Would Russia react positively to such an opening? As already mentioned, despite early gains, Vladimir Putin is beginning to realize that the long-term costs of his Ukrainian ‘adventure’ will be quite high for his country, since he has been forced to push Russia deeper into China’s embrace through an energy deal that will eventually make Moscow the junior partner in that relationship. The annexation of Crimea and the so-called “Putin Doctrine” have caused concern in former Soviet states with large Russian populations in their territory, are hurting the Russian economy and Russia is probably about to ‘lose’ permanently most of Ukraine. Putin’s miscalculation and the fact that he has limited room for maneuver, having backed himself to a corner, make this an even more serious challenge for European security.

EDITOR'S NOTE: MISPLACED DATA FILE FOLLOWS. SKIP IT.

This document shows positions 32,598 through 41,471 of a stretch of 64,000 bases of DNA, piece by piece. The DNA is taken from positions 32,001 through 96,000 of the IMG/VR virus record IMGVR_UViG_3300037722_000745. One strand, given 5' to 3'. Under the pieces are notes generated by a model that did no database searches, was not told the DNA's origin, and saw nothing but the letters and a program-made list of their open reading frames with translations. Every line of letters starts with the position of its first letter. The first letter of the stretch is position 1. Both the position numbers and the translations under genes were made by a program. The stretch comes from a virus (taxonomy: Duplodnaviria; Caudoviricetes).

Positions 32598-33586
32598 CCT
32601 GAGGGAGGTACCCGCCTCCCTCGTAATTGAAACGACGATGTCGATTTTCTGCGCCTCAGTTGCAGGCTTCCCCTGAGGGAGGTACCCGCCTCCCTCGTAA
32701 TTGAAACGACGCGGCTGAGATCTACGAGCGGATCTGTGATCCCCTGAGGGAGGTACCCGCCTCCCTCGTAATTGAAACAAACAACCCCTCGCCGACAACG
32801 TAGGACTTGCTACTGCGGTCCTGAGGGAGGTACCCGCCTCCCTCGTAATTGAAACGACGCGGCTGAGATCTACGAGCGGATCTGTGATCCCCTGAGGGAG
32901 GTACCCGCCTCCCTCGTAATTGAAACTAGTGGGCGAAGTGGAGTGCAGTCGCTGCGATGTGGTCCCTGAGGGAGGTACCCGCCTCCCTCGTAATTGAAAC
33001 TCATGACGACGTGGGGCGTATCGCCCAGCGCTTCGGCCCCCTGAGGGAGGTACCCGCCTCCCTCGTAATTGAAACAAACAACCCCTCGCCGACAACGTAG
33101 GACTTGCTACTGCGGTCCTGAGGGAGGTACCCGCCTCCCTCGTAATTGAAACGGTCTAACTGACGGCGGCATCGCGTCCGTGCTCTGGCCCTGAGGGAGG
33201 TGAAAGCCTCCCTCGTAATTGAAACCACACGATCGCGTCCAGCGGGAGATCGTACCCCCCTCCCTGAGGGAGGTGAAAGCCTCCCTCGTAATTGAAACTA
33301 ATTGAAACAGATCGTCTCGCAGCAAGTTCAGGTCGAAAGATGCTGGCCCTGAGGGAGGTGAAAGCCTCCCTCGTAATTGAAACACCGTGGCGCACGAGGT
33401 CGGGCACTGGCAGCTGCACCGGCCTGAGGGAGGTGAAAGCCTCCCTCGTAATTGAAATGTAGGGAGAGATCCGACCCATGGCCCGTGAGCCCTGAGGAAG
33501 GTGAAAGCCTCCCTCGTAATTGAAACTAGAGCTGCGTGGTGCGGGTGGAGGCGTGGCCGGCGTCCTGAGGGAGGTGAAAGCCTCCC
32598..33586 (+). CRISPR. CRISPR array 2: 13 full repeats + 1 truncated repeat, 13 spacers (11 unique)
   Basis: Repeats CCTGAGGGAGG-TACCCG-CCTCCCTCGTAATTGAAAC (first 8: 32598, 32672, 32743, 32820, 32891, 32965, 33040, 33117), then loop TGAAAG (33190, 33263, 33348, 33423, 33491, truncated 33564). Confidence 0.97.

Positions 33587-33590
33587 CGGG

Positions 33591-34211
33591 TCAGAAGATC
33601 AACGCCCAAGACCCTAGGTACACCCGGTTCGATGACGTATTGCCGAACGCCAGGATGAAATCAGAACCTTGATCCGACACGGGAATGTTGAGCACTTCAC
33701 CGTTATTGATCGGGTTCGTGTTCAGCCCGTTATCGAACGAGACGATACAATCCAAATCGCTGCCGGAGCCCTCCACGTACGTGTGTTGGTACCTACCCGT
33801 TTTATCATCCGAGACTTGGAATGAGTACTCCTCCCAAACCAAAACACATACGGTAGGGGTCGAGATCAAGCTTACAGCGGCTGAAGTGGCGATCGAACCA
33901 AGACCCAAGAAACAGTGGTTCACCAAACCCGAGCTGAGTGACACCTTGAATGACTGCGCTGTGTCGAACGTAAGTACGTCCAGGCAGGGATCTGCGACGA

An escalation of the crisis would leave both the EU and Russia weakened. The cost for Russia would probably be heavier (especially in a period of falling oil prices), but it may be willing to pay such a price for what it perceives as a core interest. It is therefore urgent that EU member states reach an agreement on a common position vis-à-vis Russia. It is also imperative that the EU tries to convince Russia to gradually abandon zero sum game perceptions and adopt a win-win approach by emphasizing common interests and, if possible, seek a success story (such as the resumption of talks on Syria and agreement on a diplomatic solution that would also address the ISIS problem).